At Heinz I was involved as editor of three monthly magazines, which involved a close working relationship with a local printer. Magazines, at that time, required engravings. They were printed on a Miehle sheetfed letterpress.

The exposure in that element of my education and business career led to a job with an association and tradeshow management firm in Pittsburgh where, among other things, I was the print buyer. Since we managed 18 associations that conducted six or seven tradeshows a year, we did a fair amount of printing. Obviously, the printing knowledge I had, coupled with the association and tradeshow management fields, made me, as the head of the head Search Committee commented at the time, "the right man for the job" at NPES.

One can compare the evolution of the printing industry to the Model T compared to today's modern automobiles.

To watch the conversion of the industry from a pure craft-oriented basis involving linotype operators, engraving personnel, web letterpresses through computerized type or cold type as it was called then, through the desktop publishing revolution, computer-to-plate, digital printing in many ways mirrors the progress of American technology in general. One can almost liken it to the model T as compared to today's electronically computer-directed electronic vehicles which we call automobiles. In many ways, this revolution had a more significant impact on this industry than it did on many other capital goods industries. For example, a lathe or bending machine tool basically does the same thing today that it did 50 or 75 or even 100 years ago. Obviously, the computerization and numerically controlled machine tool industry is not the same as it was even 30 or 40 years ago, but the machine, basically, still bends metal to the shape of fenders, refrigerators, etc. No one as yet has figured out a way to avoid bending a sheet of steel into an automobile fender. Whereas in the printing industry, there are many ways you can utilize equipment to print, i.e., digital printers, office printers, etc., to publish a newsletter or as has happened in many cases, the Internet has supplanted the entire printing process.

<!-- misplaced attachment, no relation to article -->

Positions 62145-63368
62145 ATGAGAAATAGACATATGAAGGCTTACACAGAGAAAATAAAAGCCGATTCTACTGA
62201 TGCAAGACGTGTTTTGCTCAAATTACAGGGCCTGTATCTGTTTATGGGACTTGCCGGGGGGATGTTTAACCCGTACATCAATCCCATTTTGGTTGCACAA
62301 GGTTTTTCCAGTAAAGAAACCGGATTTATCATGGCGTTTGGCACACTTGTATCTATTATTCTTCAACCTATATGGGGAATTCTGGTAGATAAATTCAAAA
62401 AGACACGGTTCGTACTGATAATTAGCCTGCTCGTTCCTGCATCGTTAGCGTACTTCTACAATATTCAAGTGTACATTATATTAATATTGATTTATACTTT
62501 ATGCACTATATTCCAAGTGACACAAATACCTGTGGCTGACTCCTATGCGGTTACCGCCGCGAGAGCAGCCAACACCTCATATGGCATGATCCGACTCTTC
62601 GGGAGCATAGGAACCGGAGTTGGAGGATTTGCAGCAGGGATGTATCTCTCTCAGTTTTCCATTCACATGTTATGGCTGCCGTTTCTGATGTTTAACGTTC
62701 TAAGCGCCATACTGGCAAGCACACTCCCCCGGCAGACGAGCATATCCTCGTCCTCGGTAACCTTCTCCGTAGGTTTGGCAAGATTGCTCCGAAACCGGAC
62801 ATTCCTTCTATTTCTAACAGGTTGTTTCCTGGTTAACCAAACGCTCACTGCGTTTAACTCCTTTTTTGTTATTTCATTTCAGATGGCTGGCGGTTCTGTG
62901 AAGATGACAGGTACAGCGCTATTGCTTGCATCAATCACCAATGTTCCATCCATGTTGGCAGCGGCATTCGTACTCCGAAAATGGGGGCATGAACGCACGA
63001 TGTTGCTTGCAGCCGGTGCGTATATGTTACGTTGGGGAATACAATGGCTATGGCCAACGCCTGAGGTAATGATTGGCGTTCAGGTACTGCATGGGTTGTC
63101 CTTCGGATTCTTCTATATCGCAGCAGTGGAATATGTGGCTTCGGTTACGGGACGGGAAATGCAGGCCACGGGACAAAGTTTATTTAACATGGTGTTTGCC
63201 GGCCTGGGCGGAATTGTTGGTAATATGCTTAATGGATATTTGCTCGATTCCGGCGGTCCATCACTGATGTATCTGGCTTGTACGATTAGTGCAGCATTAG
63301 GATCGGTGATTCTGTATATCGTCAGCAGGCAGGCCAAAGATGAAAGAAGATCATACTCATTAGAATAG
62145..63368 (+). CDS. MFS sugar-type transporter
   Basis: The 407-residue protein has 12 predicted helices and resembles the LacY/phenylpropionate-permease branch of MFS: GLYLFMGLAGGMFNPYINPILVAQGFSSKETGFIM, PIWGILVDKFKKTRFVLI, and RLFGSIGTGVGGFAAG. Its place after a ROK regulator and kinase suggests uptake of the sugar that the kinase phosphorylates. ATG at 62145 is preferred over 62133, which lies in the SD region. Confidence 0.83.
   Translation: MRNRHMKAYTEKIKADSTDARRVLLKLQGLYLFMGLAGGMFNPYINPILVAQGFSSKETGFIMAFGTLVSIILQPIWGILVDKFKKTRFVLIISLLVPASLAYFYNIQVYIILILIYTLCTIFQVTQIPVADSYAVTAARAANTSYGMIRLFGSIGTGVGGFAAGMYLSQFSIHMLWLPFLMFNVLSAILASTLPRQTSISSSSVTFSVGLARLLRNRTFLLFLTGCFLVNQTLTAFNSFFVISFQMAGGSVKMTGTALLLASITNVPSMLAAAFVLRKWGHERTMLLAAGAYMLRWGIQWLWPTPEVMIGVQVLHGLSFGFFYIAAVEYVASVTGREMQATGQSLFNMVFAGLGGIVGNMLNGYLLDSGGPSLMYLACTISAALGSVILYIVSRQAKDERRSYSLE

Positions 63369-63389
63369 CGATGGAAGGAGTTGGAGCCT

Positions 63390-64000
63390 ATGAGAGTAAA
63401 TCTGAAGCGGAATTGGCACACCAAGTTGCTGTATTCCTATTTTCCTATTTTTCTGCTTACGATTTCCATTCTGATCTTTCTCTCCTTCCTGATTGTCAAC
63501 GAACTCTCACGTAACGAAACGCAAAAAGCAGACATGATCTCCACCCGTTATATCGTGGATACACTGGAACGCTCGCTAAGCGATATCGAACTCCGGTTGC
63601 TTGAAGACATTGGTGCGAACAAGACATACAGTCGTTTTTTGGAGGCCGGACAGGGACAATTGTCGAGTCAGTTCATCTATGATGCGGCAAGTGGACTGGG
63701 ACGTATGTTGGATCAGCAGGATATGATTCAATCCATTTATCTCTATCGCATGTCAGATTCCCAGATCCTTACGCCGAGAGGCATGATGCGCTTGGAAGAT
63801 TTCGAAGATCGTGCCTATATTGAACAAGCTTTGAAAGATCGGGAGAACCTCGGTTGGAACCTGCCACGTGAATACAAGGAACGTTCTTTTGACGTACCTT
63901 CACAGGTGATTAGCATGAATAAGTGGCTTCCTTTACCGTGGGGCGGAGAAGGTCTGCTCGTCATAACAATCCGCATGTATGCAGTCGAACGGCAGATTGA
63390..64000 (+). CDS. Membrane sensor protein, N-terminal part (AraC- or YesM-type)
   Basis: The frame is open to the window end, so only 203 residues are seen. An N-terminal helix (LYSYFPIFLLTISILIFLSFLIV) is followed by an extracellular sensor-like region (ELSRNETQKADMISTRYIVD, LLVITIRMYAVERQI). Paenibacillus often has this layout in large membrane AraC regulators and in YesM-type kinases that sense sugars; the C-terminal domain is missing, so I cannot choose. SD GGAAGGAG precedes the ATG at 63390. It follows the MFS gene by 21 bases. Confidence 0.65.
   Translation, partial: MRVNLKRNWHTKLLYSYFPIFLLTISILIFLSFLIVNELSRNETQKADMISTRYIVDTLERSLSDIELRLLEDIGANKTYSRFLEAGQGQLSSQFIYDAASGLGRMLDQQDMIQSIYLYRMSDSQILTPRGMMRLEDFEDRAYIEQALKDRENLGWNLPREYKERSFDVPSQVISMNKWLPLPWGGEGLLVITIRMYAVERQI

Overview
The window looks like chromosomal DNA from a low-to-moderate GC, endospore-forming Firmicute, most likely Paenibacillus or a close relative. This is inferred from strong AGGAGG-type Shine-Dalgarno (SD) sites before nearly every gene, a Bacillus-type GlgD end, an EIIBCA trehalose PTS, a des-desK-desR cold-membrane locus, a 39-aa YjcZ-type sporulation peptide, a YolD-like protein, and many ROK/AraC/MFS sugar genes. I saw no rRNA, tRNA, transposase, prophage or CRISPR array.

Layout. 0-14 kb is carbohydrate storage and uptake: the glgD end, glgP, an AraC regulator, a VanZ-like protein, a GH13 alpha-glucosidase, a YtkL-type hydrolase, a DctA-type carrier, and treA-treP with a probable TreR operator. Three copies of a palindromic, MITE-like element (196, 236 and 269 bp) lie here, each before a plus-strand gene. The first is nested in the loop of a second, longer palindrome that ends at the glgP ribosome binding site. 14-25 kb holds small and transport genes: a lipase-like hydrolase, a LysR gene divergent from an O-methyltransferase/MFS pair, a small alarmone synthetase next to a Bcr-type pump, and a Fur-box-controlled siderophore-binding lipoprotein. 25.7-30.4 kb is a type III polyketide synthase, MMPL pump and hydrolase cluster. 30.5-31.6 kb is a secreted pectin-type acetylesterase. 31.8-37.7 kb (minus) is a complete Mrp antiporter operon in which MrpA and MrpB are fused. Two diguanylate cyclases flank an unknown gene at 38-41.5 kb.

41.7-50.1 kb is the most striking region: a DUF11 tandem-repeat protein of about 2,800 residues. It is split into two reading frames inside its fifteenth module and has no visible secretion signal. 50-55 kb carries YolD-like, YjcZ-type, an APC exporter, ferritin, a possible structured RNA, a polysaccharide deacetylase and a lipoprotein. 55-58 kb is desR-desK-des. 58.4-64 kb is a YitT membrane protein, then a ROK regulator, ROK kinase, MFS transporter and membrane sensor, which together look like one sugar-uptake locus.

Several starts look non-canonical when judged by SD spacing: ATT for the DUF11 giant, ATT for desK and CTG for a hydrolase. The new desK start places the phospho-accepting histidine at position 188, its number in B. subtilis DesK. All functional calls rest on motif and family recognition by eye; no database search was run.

To repeat, you still need a machine tool to cut and shape metal; you still need a packaging machine to insert contents into a can, bottle, flexible, rigid package, etc., whereas the challenge facing the printing industry is completely wide open which has led to the maturing of the industry and a significant reduction in the number of printing plants around this country. Couple that with decreasing literacy rates in certain areas of the country, declining newspaper circulation and declining magazine circulation, in general, and there has been a tremendous negative impact on the printing industry, including the manufacturers that I have represented for almost three decades.

WTT: What is your advice for the future?